Social media marketing campaigns are one of the most effective ways to reach prospective customers where they are.
According to a study cited by Anthem Business Software, the average user spends as much as 10 hours per month on social media. Many are even more active. If you do business in a consumer-facing niche of any kind, you can’t afford not to speak to the social media users in your target audience.
If you’re new to social media marketing, the idea can seem overwhelming. Fortunately, getting started is easier than you think. Soon enough, you’ll be in a place where you can truly own your social media campaigns.
Here’s how to own your social media campaigns.
1. Set Clear, Realistic Goals for Your Campaigns
Start by asking yourself and your team what you need to get out of your social media campaign. Are you looking to:
- Build awareness of your brand?
- Generate more leads for your products?
- Drive first-time or repeat sales?
- Market to people who’ve considered your products already but haven’t converted (remarketing)?
Your marketing objectives will determine your plan’s scope and tactical elements.
2. Conduct a Competitive Analysis of Your Niche
Next, figure out what your competitors are up to in the social media realm.
For true apples-to-apples comparisons, look for competitors marketing similar products with similar campaign goals. So, if you’re building brand awareness for your hiking and camping products, you’ll want to look for other outdoor equipment retailers using social media to build buzz for their products.
Use publicly available data to analyze each competing campaign and identify strategies that work for your competitors. Chances are, they’ll work for you as well.
3. Work to Boost Organic Engagement
Paid social media promotion is increasingly important in a cluttered, chaotic information ecosystem. But organic engagement still matters too. And while it only takes one well-crafted post to generate sustainable social media buzz, developing a following takes time and lots of trial and error.
Before you launch your first official social media campaign, take some time to cultivate an organic following on your preferred social media channels. With a bigger base of followers, you’ll find it easier to break through the noise when it really matters.
4. Develop Granular Buyer Personas for Your Top Prospects
Know who you’re selling to, or at least what your ideal buyers look like. Develop buyer personas for each of the customer archetypes you serve: for example, 25- to 34-year-old women who earn between $75,000 and $150,000 per year.
Make these personas as granular as possible using available data. To strengthen that data, you may need to survey your customers or even hire a market research firm to spot trends you’d otherwise miss.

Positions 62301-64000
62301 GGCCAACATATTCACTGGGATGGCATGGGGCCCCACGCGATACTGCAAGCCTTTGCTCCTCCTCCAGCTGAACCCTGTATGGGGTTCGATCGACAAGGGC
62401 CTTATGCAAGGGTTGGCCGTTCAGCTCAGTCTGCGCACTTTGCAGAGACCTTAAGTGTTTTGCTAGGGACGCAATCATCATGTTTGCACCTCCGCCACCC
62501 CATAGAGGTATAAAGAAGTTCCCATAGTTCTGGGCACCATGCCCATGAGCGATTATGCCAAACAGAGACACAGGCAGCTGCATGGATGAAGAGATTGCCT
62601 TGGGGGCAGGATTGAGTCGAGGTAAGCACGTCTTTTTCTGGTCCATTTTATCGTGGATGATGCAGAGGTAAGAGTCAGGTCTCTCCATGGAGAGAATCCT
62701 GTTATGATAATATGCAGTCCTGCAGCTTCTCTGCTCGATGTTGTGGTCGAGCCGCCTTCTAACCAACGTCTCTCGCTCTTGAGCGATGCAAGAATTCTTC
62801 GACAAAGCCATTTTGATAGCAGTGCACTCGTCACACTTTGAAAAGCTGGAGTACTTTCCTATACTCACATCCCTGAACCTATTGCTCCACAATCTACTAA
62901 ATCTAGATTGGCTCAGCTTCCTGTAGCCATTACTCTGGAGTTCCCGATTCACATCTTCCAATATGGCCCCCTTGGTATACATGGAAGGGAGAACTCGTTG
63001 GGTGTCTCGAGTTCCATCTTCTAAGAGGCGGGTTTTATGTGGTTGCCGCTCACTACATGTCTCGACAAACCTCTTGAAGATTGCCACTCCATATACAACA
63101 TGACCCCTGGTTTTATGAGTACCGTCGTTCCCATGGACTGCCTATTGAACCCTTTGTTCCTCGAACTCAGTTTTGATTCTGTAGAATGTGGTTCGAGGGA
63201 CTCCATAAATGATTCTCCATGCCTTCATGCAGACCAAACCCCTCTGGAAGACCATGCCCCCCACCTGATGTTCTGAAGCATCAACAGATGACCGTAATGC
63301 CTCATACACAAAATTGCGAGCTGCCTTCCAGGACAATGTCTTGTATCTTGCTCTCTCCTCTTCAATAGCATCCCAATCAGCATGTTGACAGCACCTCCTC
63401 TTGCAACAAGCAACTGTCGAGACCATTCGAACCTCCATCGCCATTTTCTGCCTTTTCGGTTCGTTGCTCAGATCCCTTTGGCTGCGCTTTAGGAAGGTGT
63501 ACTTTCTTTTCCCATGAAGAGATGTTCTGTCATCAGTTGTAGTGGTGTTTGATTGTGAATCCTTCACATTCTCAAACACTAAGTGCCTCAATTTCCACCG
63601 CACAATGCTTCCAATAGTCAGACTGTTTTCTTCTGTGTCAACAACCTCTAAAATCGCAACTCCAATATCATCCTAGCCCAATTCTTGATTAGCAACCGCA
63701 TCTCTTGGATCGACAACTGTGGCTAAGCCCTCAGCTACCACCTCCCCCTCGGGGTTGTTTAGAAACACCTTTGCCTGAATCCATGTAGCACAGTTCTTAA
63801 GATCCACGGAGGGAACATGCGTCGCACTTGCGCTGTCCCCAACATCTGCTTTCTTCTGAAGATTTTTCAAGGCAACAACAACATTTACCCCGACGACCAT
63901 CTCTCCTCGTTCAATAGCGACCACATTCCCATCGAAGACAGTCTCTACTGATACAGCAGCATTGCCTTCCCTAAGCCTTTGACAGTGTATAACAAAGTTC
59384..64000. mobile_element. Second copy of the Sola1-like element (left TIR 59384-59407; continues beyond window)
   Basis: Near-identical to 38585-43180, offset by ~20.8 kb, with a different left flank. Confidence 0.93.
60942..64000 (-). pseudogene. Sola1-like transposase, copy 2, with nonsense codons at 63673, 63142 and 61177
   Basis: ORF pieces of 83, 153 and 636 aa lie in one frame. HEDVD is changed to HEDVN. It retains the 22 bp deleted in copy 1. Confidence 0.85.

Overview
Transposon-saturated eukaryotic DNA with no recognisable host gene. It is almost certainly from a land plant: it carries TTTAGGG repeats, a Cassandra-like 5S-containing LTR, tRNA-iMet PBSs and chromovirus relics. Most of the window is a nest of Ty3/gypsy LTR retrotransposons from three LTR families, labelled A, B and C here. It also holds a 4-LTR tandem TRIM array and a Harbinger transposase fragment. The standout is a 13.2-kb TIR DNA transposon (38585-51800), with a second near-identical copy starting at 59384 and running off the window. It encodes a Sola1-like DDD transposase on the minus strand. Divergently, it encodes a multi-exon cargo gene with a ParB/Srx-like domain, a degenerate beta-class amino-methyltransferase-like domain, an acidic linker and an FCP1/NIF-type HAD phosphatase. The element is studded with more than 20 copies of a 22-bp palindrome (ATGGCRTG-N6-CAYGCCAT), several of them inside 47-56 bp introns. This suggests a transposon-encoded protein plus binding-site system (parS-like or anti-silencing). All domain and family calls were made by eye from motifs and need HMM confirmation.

Then, tailor your social media marketing messages accordingly. Your social outreach should speak directly to your prospects.
5. Use Social Media Channels That Make Sense for Your Brand and Industry
Don’t waste your limited resources on social media channels that aren’t popular with or even relevant to your core audience.
Your competitive analysis should reveal which channels are most successful for your closest competitors, and your buyer personas should confirm whether those channels will also work for your brand. Keep in mind, some of the most successful social media marketers stick to one or two properties that work really well for them.
6. Use a Content Calendar and Scheduling Software to Stay Ahead of the Curve
Know what you’re going to post, when you’re going to post, and how you’re going to follow up with the social media engagement you hope your campaign will attract.
That’s what a social media content calendar is for: helping you stay ahead of the marketing curve. You’ll also want to use scheduling software so that you can make new posts while you’re doing other, more important things (like planning your next round of marketing content).
7. Curate Relevant Content From Other Sources
Finally, make sure your social media campaigns aren’t all about you. The majority of your social posts should be relevant to your industry and audience but not directly self-promotional. Mix it up by curating high-quality content from non-competitive sources, sharing social content from popular handles relevant to your audience, and offering insights or recommendations that your followers want to see.
Take Control of Your Social Media Campaigns
This is a lot, and it’s true that it’s not the last word on running a successful social media campaign. There’s more to learn about promoting your business, cultivating relationships with your audience, and using social media to drive conversions and sales.
But this is a great foundation. Your first social media campaign will thrive if you can set clear and realistic goals for it, develop granular buyer personas for each segment of your audience, understand what your competitors are doing in the space, and use tools that make your social outreach more efficient and effective.
You’re ready to take control of your social media campaigns. When will you begin?
Image Credit: Cristian Dina; Pexels; Thanks!